That gives the web server the permissions it needs to access and run the system. Since this is an internal web service, I didn’t make any changes to the Apache configs.

Pop into /var and create a directory called xibo there too. This will hold your images and stuff for the screens and, for security reasons, it should be outside of the web directory. Give the web user owner ship with the same command as before:

sudo chown www-data.www-data -R xibo

PHP Dependencies

Chances are, some of these checkmarks will be red X’s if you run the install right away.

When you initially try to install Xibo you’ll get a screen like this and, chances are, you don’t have all the necessary PHP dependencies. May as well get them now

You’ll need the GD extension so:

sudo apt-get install php5-gd

Then go get the mcrypt extension. It’ll need some massaging to work.

sudo apt-get install php5-mcrypt

Once you get it installed, you’ll need to do a little bit of editing to make everything play nicely together. There’s an excellent explanation over on AskUbuntu on how to fix it up. Don’t worry, it’s pretty easy.

Edit php.ini to allow larger uploads. Since I was using KDE, I was using kate, the standard text editor for the system. So…

sudo kate /etc/php5/apache2/php.ini

Change post_max_size and upload_max to 128 MB
Increase max_execution_time to 120 seconds

Yes! That should do it!

Open up the browser on your server and go to localhost/xibo and follow the directions to install. You’ll create an admin password for the user xibo_admin and you’ll need to create a server key to add clients into the server.

Setting up the client

If your clients are running Windows, then set up is incredibly easy – install the client and set it up. You can set up things like times to refresh, the directory to cache images, and so on.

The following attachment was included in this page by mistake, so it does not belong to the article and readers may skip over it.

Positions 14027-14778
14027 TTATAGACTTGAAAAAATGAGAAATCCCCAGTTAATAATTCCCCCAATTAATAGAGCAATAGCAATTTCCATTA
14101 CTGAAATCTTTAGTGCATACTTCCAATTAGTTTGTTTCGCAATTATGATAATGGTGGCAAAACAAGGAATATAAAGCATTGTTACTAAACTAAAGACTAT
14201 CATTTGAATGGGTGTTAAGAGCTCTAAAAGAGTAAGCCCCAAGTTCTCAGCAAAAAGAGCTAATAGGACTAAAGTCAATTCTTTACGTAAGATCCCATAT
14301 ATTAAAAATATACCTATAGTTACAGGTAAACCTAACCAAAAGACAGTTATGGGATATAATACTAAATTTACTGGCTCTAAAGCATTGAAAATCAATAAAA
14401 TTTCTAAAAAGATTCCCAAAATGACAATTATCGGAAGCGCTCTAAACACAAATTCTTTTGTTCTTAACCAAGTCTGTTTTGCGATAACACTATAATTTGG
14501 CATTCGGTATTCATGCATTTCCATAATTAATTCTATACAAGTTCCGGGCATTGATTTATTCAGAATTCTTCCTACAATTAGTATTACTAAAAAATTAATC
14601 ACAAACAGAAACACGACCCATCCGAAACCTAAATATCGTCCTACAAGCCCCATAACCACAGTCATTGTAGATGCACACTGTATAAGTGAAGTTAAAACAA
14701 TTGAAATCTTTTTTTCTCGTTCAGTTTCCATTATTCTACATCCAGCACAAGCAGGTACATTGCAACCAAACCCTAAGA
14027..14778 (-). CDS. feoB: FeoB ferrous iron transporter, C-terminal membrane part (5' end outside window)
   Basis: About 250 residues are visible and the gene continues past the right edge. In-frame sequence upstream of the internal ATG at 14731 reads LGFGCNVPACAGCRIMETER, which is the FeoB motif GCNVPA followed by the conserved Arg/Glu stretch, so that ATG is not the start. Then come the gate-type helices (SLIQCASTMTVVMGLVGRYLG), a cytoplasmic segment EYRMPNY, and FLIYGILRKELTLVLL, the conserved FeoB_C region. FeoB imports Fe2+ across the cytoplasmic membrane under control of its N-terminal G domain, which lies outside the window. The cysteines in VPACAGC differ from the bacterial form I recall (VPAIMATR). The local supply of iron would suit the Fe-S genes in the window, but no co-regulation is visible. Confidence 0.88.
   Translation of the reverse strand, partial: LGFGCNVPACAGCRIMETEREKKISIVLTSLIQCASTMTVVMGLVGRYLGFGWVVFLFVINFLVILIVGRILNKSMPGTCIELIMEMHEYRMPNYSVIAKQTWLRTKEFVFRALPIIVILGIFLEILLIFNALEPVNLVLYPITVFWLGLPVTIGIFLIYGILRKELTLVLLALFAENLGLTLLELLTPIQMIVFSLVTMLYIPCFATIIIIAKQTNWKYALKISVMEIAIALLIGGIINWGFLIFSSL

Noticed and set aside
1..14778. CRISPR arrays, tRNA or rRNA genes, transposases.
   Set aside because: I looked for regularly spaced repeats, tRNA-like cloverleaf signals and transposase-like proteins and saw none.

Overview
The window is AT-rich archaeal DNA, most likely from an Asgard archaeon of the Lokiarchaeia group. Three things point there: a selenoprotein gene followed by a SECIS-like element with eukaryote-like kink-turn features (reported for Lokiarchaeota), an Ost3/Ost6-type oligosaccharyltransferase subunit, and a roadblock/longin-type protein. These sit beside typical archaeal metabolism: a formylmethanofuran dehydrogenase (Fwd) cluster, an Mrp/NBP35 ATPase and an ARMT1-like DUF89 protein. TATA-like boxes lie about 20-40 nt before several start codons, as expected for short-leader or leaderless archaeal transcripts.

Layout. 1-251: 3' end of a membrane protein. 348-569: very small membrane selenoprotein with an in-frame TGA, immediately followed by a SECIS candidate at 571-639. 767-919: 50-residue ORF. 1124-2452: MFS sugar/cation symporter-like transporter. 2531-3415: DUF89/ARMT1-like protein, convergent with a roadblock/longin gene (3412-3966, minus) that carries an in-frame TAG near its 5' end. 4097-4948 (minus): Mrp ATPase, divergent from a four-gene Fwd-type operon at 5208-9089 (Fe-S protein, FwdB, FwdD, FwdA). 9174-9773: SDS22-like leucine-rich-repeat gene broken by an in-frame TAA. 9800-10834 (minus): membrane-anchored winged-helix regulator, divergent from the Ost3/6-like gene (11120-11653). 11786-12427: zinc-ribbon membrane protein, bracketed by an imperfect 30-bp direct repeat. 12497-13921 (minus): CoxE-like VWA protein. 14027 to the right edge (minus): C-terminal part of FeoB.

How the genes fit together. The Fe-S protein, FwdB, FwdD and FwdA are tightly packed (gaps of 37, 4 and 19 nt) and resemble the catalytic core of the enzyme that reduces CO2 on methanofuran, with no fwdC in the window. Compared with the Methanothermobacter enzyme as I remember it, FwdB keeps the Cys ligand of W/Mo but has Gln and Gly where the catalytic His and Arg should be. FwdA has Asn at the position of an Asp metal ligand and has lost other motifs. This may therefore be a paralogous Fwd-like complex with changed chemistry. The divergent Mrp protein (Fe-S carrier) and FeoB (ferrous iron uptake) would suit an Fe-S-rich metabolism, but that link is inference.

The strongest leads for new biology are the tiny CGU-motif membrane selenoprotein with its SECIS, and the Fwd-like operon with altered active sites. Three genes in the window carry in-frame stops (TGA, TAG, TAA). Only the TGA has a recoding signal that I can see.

Useful goodies and information

Xibo Server (CMS) Installation Docs
Xibo Windows Client Installation Docs
Xibo User’s Manual

Cyberpunk Librarian – Episode 16 – Cypherpunk Librarian
Cyberpunk Librarian

00:00 / 1:11:08

Join Daniel Messer as he goes cypherpunk and talks about keeping yourself secure and private online and in the digital world.

Notes and Links

Use a VPN.

Secure Browsing


  • ChatSecure – Secure chat with Google and XMPP (Android and iOS)
  • TextSecure – Secure SMS and MMS (Android only)
  • RedPhone – Secure calling (Android only)
  • Cryptocat – Secure group chat (iOS only)
  • Wickr – Secure chat with optional time bomb to delete after given time (Android and iOS)
  • Connec+ +or – Secure browsing for Android
  • Red Onion – TOR for iOS

As an aside, Facetime and iMessage on iOS are end-to-end encrypted.

Secure Email

Leave No Trace

  • TAILS – The Amnesiac Incognito Live System
    • Used by Glenn Greenwald and Edward Snowden.
    • Runs on a flash drive (I wear mine around my neck)
    • Completely anonymous,  as it goes around the computer’s hard drive.
    • Uses TOR
    • Encrypts your userspace

Or use a live distro of Linux without any persistent storage. You can set up a live USB of Ubuntu or many other distros of Linux. For instance, I also carry Kubuntu around my neck as a live stick.

Use Good Passwords

This is one of the most important things of all. If you’re using weak passwords, then you’re not securing anything at all. It’s the equivalent of leaving a key under your doormat.

Things You Should Be Aware Of

If you’re using software to enhance or protect your privacy, chances are you’re going to be put on a watch list.


This week’s music is brought to you by Tardiss and the Free Music Archive!

As always, the title track is Bellydance at Ebisu by Ryo Miyashita.